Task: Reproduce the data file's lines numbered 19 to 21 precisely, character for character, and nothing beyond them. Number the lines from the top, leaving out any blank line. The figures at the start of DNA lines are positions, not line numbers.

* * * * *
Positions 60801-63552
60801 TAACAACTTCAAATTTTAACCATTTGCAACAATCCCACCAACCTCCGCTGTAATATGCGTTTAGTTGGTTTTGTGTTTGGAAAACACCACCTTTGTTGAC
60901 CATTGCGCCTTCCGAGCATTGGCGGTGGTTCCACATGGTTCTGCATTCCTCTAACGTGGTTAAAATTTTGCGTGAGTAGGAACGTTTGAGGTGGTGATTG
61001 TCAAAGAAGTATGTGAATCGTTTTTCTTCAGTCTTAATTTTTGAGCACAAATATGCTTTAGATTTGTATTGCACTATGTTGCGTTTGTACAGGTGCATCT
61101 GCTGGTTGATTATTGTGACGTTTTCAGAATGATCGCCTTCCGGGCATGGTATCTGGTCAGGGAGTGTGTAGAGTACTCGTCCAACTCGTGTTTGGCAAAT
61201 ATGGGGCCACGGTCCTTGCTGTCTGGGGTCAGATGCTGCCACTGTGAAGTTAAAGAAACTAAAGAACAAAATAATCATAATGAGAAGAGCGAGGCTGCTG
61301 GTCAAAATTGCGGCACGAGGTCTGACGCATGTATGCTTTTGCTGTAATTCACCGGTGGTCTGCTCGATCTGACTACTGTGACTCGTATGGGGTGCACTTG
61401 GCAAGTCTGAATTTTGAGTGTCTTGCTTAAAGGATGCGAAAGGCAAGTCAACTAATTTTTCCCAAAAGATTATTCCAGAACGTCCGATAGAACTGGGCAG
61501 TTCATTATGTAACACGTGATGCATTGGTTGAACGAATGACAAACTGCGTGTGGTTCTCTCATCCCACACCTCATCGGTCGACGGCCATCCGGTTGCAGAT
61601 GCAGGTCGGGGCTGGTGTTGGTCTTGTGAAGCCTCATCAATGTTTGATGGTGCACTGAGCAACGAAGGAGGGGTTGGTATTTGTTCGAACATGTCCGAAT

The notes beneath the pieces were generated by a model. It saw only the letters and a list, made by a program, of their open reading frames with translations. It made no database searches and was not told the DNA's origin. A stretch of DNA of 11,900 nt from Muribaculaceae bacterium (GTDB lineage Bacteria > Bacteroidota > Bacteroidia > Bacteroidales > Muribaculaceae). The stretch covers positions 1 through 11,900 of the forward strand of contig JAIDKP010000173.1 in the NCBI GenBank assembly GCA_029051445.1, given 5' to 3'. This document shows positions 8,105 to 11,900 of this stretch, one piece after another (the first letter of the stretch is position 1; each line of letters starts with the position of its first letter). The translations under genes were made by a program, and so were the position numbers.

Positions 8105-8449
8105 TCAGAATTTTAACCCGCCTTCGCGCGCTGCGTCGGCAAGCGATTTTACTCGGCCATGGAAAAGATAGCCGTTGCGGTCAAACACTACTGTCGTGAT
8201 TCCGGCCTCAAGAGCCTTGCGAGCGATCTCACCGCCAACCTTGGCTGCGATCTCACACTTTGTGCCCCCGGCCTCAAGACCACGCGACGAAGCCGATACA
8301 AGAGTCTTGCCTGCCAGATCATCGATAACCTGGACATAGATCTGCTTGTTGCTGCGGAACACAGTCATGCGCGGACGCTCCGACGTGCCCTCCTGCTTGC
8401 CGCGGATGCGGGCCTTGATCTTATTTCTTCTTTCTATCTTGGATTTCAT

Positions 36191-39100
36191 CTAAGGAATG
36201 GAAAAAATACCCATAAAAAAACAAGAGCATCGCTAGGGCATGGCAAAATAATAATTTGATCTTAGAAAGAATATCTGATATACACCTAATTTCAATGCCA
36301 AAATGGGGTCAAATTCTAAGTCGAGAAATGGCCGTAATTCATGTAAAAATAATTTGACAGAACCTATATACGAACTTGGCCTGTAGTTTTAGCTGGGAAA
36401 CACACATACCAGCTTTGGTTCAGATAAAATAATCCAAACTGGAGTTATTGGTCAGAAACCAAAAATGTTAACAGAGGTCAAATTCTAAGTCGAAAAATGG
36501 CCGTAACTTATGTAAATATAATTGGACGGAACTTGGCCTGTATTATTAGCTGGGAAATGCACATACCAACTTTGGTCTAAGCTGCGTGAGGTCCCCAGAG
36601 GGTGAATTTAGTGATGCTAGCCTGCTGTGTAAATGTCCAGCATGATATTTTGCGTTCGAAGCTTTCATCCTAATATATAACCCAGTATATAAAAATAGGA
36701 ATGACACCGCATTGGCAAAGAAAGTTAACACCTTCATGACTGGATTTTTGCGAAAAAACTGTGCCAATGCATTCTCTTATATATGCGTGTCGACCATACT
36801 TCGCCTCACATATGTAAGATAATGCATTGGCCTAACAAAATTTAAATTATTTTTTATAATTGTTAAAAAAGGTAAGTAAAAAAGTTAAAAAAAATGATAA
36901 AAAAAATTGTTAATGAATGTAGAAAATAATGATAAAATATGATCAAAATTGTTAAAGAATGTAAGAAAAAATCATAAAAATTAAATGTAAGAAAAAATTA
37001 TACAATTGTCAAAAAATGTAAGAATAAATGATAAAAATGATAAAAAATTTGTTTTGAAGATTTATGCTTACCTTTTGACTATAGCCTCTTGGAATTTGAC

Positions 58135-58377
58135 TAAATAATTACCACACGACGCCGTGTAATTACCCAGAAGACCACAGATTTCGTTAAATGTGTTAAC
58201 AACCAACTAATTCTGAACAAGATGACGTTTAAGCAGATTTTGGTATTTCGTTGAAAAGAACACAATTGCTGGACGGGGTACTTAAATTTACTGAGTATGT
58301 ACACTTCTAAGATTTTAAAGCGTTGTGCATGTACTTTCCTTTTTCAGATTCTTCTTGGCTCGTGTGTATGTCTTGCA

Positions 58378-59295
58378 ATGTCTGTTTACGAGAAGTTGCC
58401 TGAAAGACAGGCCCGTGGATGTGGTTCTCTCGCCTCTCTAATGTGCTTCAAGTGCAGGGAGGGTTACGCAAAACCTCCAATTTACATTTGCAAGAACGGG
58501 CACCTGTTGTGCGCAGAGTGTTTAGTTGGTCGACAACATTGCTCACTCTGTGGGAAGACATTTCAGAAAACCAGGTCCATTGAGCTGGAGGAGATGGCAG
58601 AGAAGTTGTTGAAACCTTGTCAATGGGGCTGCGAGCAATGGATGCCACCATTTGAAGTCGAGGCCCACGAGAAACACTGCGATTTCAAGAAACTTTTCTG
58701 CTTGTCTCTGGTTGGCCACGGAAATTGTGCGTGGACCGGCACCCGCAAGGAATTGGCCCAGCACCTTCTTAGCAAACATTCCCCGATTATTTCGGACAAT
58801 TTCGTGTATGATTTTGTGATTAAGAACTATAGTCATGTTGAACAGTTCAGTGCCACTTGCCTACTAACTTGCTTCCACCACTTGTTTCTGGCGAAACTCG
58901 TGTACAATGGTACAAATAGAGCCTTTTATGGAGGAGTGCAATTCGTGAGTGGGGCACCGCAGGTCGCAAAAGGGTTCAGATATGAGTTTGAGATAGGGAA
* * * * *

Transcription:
36201 GAAAAAATACCCATAAAAAAACAAGAGCATCGCTAGGGCATGGCAAAATAATAATTTGATCTTAGAAAGAATATCTGATATACACCTAATTTCAATGCCA
36301 AAATGGGGTCAAATTCTAAGTCGAGAAATGGCCGTAATTCATGTAAAAATAATTTGACAGAACCTATATACGAACTTGGCCTGTAGTTTTAGCTGGGAAA
36401 CACACATACCAGCTTTGGTTCAGATAAAATAATCCAAACTGGAGTTATTGGTCAGAAACCAAAAATGTTAACAGAGGTCAAATTCTAAGTCGAAAAATGG